Movie review: Becoming Santa
The movie I'm reviewing is called Becoming Santa, and it is a reality TV movie-length exploration of one man's decision to "become Santa" for a Christmas season.
The film focuses mostly on Jack Sanderson, a 44-year-old LA native. When a 97-minute movie centers around one character, it's important that the character be likable. Jack is. He is intelligent, witty, humble, self-effacing, and sweet. He is a delight to watch.
The story is simple. Jack finds himself alone one Christmas, his mom having died previously and then his dad having died recently. He's by himself, in middle age, wondering where his Christmas spirit went. He decides to try jogging his spirits alive by posing as Santa for the holiday.
There is a lot more to becoming Santa than one may think. The settings differ and so do the logistics. There is Santa in a parade, Santa ringing the bell outside on the corner, Santa visiting children in hospital or orphanages, Santa on the Polar Express, and of course the Department Store Santa. Jack decides to purchase a Santa suit (which one? There's lots!), dye his natural beard white, and attend a Santa School to learn what it's all about.
The lady running the Santa school initially seems like a flake, but there is a method to her madness. It is here in these scenes where we discover just how much there is to being Santa. It is a heavy responsibility and much more than saying ho ho ho. For example, how does one respond to a child who tearfully asks Santa to get his divorced parents back together? Or to ensure his cancer-ridden sister is healed? How to comfort a child whose parent is serving overseas? Is it hard to be likable all day? And in one wry comment, Jack mentions the back-ache inducing heaviness of America's children.
The film intersperses scenes of Jack becoming Santa with clips of the history of Santa (interesting! And weird! and a little offensive!), interviews the descendants of the very first Department store Santa, peeks behind the scenes at the NYC USPS, which actually reads every Dear Santa letter and actually does try to help. The film also shows the behind the scenes peeks at how Santa gets to and from different venues, and offers moving interviews with experienced Santas. The film doesn't hide the sweet sadness of the after-Christmas let-down, and one Santa even openly discusses his post-season depression.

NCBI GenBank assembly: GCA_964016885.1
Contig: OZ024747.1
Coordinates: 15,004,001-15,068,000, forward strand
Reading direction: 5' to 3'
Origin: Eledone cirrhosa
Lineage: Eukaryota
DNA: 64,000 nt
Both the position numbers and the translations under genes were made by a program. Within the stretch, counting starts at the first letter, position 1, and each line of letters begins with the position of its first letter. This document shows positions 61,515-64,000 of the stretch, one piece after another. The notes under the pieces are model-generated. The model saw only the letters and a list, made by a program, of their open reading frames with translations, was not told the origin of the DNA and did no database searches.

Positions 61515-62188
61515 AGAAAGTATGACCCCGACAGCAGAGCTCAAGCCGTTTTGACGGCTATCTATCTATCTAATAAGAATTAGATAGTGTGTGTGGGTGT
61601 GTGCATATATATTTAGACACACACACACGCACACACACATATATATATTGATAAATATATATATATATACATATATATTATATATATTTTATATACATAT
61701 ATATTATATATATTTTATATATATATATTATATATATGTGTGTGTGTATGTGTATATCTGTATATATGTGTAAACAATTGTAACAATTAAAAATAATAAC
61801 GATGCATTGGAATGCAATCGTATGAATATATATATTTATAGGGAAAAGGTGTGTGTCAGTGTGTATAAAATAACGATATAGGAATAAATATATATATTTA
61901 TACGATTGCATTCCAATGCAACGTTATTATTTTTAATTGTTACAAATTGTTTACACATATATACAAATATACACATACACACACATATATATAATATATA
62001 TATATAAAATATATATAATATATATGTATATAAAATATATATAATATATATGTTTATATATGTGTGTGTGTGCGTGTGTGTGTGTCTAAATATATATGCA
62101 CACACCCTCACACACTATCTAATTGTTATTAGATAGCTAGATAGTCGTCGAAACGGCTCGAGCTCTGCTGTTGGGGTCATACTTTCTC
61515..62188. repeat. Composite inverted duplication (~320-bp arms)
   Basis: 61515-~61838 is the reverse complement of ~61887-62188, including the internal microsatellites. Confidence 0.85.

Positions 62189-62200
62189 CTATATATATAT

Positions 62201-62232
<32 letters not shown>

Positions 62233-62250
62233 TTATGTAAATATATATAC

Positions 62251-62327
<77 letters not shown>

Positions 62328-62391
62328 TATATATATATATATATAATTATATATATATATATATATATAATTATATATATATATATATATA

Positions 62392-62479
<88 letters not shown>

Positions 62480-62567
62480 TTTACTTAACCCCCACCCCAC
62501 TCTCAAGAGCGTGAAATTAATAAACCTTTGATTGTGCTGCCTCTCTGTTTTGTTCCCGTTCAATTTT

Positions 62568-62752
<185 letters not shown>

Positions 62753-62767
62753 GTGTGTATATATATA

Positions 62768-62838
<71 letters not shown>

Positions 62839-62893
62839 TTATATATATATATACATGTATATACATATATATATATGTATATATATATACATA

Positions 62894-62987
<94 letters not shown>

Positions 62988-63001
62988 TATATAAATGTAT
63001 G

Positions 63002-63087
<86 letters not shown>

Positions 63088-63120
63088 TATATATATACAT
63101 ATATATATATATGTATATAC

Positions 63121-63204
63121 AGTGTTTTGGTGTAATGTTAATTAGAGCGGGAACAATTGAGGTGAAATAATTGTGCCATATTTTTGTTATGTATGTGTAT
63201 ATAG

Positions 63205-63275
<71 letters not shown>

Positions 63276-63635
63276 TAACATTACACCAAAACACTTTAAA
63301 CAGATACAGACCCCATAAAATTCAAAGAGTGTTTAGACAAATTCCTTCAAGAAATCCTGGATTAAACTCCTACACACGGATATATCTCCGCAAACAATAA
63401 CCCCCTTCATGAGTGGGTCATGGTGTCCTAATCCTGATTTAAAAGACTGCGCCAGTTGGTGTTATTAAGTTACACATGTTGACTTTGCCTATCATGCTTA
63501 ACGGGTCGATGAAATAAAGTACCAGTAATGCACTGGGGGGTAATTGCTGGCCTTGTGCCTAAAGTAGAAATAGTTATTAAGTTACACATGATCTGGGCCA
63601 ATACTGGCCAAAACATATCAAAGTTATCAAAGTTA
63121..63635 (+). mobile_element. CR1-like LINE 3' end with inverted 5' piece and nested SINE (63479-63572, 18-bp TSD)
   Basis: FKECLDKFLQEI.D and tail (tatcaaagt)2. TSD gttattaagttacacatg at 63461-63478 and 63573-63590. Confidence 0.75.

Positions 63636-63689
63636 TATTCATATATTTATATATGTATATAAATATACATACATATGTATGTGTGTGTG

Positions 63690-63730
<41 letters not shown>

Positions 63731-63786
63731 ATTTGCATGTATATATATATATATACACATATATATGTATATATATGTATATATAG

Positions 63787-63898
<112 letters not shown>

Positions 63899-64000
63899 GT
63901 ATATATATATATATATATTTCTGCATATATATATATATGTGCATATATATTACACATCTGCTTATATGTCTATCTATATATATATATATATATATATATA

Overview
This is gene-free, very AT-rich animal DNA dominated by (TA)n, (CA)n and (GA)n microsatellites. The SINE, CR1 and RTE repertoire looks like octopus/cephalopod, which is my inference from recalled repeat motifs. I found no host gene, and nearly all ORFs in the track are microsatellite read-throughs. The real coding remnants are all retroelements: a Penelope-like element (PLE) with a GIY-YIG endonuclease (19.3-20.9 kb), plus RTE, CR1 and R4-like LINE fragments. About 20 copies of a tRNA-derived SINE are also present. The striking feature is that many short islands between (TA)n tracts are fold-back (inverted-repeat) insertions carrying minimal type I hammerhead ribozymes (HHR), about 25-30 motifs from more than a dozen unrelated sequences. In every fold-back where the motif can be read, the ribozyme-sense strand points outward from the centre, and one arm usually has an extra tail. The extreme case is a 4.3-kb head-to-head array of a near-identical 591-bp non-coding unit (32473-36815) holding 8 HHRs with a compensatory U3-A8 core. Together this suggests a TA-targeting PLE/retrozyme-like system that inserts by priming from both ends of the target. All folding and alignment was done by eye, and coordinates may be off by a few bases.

Along the way, Jack is funny and sweet as he learns the ropes. The Santa School teacher explained that Jack is a natural and has the potential to be one of the best Santas she has ever seen. Whether he will do another season is the question. All the other Santas said that if you do more than one, you have become Santa.
There is no profanity that I remember, no lewdness, nothing untoward which might offend. I'm not a Santa fan but this film was sweet. Ultimately, it was about one man trying to find meaning to the season and to his life, which, of course, is sad because devoid of Jesus, there is no meaning. It is a clean, charming, feel-good movie. I hope Jack finds the reason for the season someday, but in the meantime, it is a good film and I very much recommend it.
On Hulu, Netflix, and also on Snagfilms.com (free)
What happened after the film ended? ABC News follows up: More than A Red Suit and 'Ho Ho Ho'
John MacArthur on Santa, "The Christmas Intruder"
My other Christian movie reviews:
Life of Pi: A Christian review
Christian Movie Review: "What If...?"
Faith Like Potatoes: Movie review and a discernment lesson
Movie review: "The Next Voice You Hear..."
Movie Review: Andy Griffith in "Angel in My Pocket"
Movie Review: "Jiro Dreams of Sushi", and a Christian comment about this secular movie
Christian movie review: "WWJD II: The Woodcarver"
Movie review: "Birders:The Central Park Effect", comments on creation & biophilia
Herb & Dortothy